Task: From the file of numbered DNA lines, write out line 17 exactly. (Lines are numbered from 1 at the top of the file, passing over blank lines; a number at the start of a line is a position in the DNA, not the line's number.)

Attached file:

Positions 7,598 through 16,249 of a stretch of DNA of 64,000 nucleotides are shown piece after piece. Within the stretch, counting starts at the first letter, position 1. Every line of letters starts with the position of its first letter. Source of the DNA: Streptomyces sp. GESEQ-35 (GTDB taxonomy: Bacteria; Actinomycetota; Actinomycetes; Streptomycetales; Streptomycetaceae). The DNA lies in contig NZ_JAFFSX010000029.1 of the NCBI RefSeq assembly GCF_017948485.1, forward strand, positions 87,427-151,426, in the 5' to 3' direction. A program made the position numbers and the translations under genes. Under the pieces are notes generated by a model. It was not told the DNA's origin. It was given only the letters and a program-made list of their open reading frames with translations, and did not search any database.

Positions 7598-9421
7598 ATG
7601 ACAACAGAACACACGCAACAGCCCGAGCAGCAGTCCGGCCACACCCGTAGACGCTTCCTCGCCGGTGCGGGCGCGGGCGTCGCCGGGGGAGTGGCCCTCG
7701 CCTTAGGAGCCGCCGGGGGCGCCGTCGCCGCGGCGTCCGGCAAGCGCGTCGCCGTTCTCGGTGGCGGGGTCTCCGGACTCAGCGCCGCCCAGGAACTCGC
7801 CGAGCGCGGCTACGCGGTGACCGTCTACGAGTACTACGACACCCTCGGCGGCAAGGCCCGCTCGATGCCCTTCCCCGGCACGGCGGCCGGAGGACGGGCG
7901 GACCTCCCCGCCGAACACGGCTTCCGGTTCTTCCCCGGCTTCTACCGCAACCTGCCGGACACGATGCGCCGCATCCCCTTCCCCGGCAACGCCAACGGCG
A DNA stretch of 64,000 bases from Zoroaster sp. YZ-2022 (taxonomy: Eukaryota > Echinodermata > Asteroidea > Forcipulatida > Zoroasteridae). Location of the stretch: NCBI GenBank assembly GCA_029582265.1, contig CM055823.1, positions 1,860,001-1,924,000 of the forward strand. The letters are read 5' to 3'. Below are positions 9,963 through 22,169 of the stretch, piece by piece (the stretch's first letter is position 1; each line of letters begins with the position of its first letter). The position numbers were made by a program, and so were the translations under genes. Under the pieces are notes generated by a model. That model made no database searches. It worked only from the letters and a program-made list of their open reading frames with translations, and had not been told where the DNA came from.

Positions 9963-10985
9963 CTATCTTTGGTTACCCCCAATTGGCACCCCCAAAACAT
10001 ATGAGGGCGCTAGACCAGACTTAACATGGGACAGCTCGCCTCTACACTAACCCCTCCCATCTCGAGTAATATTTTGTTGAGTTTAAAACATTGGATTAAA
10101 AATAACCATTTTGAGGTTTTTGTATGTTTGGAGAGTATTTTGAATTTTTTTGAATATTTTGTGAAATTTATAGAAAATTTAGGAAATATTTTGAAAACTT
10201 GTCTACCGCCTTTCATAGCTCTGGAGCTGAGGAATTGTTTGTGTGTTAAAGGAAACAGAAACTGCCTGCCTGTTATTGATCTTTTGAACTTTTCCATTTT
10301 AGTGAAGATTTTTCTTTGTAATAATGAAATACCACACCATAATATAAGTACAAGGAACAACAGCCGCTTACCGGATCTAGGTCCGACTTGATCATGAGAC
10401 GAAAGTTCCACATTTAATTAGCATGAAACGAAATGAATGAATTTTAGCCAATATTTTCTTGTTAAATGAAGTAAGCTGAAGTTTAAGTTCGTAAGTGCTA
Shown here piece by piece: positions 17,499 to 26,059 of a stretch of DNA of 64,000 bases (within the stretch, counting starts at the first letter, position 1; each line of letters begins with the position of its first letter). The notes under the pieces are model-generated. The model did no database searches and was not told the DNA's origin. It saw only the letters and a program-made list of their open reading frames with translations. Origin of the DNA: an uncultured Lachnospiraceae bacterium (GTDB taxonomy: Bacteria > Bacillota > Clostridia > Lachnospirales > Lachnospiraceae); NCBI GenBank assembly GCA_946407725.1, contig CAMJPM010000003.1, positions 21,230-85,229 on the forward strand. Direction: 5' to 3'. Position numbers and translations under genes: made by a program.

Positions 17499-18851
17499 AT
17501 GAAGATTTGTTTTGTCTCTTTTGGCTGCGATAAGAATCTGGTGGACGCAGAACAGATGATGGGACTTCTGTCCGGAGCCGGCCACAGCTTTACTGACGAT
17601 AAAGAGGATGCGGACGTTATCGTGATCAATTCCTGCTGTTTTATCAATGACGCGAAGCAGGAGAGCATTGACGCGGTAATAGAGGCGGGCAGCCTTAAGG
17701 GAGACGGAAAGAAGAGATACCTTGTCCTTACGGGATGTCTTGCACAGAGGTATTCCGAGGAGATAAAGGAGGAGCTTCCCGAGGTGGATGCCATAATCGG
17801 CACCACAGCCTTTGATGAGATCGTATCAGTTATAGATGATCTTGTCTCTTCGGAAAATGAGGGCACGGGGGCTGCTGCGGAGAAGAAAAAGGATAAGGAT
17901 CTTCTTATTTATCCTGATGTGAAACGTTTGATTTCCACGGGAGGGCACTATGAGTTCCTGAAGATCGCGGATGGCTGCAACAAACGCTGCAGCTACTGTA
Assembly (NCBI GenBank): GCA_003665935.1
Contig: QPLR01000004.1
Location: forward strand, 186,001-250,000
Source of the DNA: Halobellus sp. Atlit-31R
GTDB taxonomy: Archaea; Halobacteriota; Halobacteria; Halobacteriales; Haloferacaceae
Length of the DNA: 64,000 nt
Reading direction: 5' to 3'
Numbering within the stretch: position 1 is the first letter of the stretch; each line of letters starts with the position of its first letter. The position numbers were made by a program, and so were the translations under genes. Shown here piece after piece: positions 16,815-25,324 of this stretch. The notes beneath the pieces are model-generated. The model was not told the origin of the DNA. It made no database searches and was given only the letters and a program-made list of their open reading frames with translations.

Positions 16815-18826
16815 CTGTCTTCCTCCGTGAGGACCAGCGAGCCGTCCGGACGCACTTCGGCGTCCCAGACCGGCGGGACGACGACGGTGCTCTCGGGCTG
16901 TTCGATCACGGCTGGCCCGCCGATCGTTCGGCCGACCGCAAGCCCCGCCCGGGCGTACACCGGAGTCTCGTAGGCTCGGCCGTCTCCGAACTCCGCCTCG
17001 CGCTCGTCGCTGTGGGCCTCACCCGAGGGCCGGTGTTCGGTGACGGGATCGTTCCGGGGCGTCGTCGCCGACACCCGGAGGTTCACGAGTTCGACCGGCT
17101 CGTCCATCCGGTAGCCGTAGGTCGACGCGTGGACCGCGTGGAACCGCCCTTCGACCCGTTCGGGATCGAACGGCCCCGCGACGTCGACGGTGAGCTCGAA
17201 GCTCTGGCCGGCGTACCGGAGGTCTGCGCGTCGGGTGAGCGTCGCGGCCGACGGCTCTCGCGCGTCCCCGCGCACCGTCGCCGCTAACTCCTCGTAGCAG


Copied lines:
Positions 17499-18851